Community run is a winner
Published 11:07 am Thursday, March 28, 2019
Members of the Fuqua School Parent, Teacher, Student Association (PTSA) gathered on the First Avenue Field Saturday morning, March 23, to host the inaugural running of the one-mile and 5K Community Color Run. The organizers did not anticipate how much fun or how successful the event would ultimately be.
To view more photos of the event, click here.
We caught up with Sarah Grant, vice president of the PTSA at Fuqua School, bright and early Saturday morning at the First Avenue Field registration site. Grant, along with a number of other volunteers wasted no time raising the pop-up tent and laying out event T-shirts and sunglasses. The field filled up fast as families steadily filed down sidewalks from all directions. Children were everywhere —running and playing in the field, laughing and joking on the bleachers or just hanging out, enjoying each others company.
While Grant and her team were setting up, Carlos Holland, area director for Bojangles’ restaurants pulled up alongside the curb in front of the registration site. Holland was driving a pickup truck towing a Bojangles’ food trailer. A few short minutes after arrival, he was set up and passing out sausage biscuits and fresh coffee to participants. “We are very active in the community,” Holland said, “I enjoy getting out and helping with these kinds of events.”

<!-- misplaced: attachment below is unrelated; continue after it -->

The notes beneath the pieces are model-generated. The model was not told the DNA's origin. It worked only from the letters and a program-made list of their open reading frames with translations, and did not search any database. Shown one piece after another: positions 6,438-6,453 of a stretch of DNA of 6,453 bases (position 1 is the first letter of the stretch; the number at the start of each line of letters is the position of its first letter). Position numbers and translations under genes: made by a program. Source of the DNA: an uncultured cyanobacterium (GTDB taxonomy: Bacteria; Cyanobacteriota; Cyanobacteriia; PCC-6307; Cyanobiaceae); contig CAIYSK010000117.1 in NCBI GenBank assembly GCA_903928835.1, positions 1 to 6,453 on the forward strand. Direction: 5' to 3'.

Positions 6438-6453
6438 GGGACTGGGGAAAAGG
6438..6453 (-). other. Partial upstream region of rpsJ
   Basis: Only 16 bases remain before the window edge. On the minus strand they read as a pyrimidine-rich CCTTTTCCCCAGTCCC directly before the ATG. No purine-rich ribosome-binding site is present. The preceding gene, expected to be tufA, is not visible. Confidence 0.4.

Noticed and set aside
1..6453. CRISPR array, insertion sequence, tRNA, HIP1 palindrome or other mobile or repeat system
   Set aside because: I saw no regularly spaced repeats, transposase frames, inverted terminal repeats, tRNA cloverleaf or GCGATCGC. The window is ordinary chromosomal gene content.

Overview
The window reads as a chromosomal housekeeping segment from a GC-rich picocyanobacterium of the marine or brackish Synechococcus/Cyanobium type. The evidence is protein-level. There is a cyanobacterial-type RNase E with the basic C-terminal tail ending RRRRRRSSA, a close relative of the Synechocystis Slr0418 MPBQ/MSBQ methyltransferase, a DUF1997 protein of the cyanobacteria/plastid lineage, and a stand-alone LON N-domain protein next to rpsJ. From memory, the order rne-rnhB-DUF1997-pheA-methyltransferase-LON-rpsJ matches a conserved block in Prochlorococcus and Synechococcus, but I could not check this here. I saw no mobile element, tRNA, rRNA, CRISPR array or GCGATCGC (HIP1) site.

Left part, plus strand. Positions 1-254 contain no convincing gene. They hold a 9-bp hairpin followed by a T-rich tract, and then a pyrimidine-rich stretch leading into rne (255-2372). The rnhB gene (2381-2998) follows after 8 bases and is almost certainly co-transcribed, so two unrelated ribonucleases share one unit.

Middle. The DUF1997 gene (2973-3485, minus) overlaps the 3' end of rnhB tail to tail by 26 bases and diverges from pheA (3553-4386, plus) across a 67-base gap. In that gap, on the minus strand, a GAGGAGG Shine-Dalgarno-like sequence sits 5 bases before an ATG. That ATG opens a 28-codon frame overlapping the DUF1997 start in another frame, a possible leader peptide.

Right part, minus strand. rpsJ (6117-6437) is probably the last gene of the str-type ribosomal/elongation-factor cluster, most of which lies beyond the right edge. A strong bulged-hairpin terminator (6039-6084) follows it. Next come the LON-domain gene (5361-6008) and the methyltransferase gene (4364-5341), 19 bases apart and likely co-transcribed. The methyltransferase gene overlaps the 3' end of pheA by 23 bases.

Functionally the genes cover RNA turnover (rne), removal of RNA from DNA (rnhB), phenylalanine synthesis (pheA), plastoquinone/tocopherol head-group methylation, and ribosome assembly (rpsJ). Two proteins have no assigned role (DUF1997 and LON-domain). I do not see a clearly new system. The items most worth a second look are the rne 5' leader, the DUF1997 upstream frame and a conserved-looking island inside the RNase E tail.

Families from all over the Community, some of them associated with Fuqua School and some not, converged on First Avenue Field Saturday morning to run one of the two circuits. People armed with squirt bottles filled with different colored powders were stationed along the route and gave the runners a blast of the colored powder as they passed by.
The result — a group of runners and walkers, laughing and full of smiles crossing the finish line wearing rainbow colored T-shirts and movie star shades.
Sarah Grant, was one of the principal organizers of the Community Color Run. “We really wanted to figure out an event that would interest other people, outside of Fuqua School, to members of the community. We wanted to come up with an event that would bring the Community together and have some fun. We really hope this event will go over well enough to host it again next year.”
The flyer announcing the Community Color Run explained that when trying to decide on an event activity, organizers took a cue from the handful of successful events around Farmville. The Jingle Bell 5K, High Bridge Marathon, Longwood University’s Color Wars and other fun runs around the town all lent something toward the creation of the Community Color Run.
Grant, along with the other members of the Color Run staff, could hardly contain their enthusiasm with the success of the first event.
“I think this really is something we could do on a yearly basis, I could not be happier!” Grant said.
The decision was made early on that the Community Color Run would be a charitable fundraising event. The participants voted after the event to determine which charitable cause they would support with the proceeds. This year the majority vote favored The March of Dimes.
Franklin D. Roosevelt founded the March of Dimes in 1938. The main focus of the organization has been to support research and programs aimed at increasing healthy pregnancy rates and reducing birth defects and infant mortality.